Imagination takes flight at Tatton Park Biennial

Imagination takes flight at Tatton Park Biennial

Arts May 15, 2012 / By Mark Sheerin
Imagination takes flight at Tatton Park Biennial

Flights of fancy prove to involve air disaster, missile technology and space tourism, as a number of artists have risen to tackle the theme at a UK Biennial.

On the face of it, there are two key places the imagination can go. It can take flight, or it can plumb the depths. It can take you to the spirits in the sky or the underworld.

These two directions are the result of neurological states (sinking or tunnelling versus weightlessness and leaving the body), so argues David Lewis-Williams. His book on prehistoric art, The Mind in the Cave, suggests this is the origin of a near universal religious construct. So we live in a tiered universe with hell below and heaven above, whatever John Lennon might have once sung.

Seventeen new works of art at a Biennial at Tatton Park all explore imaginative flight. To wander this UK stately home‘s gardens, with its rhododendrums and its deer, you are already closer to heaven than the other place. Yet Tatton has plenty of connections to aviation. Its 1,000 acre park was once used in WWII to train parachutists. Today it is on the flight path of nearby Manchester airport.

Curators Danielle Arnaud and Jordan Kaplan have kept things fairly grounded. Their theme for the third Biennial here is flights of fancy, leaping rather than soaring, as if what goes up must soon come down. And this has led to a number of pieces which deal with failed take offs, such as Dinu Li’s crashed flying saucer or Juneau Projects’ recreation of an artist’s studio inside the tail of a grounded BAe passenger jet.

Simon Faithfull has explored a mocked up, stationary jumbo of the kind used to train airport fire crews. There is no way his plane is going anywhere, as it is already the site of multiple raging fires. The artist wears a silver flame retardant suit and carries a silver flame retardant piece of hand luggage. The resulting film, which you can duck into a shipping container to watch, expresses the dark final chapter of mankind’s desire to fly.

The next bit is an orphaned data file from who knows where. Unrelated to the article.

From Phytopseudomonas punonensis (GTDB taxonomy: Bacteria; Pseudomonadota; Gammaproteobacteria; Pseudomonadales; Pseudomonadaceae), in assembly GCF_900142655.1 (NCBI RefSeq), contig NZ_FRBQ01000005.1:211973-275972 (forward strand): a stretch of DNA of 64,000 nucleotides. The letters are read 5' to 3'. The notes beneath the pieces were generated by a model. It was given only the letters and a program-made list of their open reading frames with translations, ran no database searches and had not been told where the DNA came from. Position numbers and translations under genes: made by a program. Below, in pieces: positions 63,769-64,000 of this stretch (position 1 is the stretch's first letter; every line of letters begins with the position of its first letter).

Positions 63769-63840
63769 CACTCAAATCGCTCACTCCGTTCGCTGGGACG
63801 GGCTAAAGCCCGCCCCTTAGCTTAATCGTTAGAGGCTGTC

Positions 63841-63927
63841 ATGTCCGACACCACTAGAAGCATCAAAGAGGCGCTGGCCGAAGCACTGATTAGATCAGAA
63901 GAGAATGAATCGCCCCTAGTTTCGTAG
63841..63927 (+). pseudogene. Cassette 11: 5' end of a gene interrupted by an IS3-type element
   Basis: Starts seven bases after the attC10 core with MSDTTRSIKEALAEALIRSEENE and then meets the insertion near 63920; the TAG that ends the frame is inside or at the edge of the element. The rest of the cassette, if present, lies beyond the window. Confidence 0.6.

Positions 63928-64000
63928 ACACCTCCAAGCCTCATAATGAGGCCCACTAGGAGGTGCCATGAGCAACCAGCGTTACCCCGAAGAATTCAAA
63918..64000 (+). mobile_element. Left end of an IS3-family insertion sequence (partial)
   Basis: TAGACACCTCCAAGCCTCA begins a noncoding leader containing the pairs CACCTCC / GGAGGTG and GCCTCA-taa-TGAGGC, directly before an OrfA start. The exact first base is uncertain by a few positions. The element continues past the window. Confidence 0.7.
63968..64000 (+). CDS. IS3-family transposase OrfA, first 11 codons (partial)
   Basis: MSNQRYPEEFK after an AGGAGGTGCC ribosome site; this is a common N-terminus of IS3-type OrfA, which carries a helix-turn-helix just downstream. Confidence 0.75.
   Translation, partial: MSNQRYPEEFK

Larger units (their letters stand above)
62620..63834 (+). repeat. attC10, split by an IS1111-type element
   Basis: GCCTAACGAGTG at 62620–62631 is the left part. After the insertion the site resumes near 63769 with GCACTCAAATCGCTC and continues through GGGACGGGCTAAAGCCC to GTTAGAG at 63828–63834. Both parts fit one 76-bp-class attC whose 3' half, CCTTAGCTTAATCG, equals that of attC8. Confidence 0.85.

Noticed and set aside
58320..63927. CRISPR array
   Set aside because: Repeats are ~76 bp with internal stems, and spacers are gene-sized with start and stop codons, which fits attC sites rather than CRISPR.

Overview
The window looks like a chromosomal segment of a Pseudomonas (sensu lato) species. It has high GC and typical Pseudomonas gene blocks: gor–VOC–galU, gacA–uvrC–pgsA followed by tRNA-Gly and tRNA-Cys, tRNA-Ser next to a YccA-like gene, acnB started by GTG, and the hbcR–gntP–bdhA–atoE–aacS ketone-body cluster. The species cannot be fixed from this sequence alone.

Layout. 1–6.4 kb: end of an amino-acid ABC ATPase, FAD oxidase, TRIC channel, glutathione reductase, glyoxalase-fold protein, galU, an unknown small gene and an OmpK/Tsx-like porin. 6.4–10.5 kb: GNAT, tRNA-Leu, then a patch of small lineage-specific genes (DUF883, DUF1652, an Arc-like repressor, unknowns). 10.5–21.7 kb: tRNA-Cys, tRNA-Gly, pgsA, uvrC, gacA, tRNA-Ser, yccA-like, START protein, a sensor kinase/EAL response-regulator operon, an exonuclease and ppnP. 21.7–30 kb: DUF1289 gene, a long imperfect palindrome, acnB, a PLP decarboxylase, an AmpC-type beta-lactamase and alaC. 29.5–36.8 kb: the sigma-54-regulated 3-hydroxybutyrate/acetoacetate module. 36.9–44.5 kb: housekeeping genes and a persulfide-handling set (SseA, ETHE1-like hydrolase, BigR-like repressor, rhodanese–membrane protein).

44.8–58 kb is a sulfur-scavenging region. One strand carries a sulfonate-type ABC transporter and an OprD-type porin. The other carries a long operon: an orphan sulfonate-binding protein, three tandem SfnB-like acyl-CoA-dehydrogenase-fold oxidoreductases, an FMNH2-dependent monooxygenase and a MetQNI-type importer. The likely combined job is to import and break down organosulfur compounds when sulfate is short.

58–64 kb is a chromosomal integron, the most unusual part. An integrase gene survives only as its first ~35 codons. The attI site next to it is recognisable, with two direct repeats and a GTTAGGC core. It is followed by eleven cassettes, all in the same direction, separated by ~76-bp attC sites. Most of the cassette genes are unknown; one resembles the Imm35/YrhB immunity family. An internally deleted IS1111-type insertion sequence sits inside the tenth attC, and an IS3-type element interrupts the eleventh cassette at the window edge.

Meanwhile, questioning the cost of space tourism, Jem Finer has turned a mini caravan into a shuttle. Climb in, close the door and take a heady trip to Saturn. With screens in all windows, it might be little different from the real thing. But there is something so unadventurous about a caravan that the overall effect adds humour and innocence to the inevitable thrill.

Tom Dale’s idealistic thunderbird rocket is also a tonic, given the fatal military usage of flight. The artist has removed the nose cone to allow visitors to view a payload of neutral coloured flags. But the journey taken here is a trip down memory lane to the 1950s, when it was seriously thought rockets might send mail at supersonic speeds.

So far, so worldly. Much of the work at Tatton is about material journeys. But Olivier Grossetête offers transcendence with a monkey bridge suspended over a pond by finely rigged helium balloons. This structure begins and ends in the shallows; it might take your weight, but is not for crossing. White balloons swaying against a canopy of trees offer uplift to anyone watching.

Grosstête’s bridge returns us to the earliest attempts to defy gravity. It reminds us that once flight was a fanciful thing, a caprice. With too many wonderful pieces at Tatton Park to dwell on each, it’s still worth mentioning Hilary Jack’s sculpture which wraps a staircase round a sweet chestnut tree leading to a mansize nest. The birds here have flown. And if they’ve reached the heavens, it’s anyone’s guess what they found there, among the military drones and space junk.

Featured Image: Olivier Grossetête, Pont de Singe 2012

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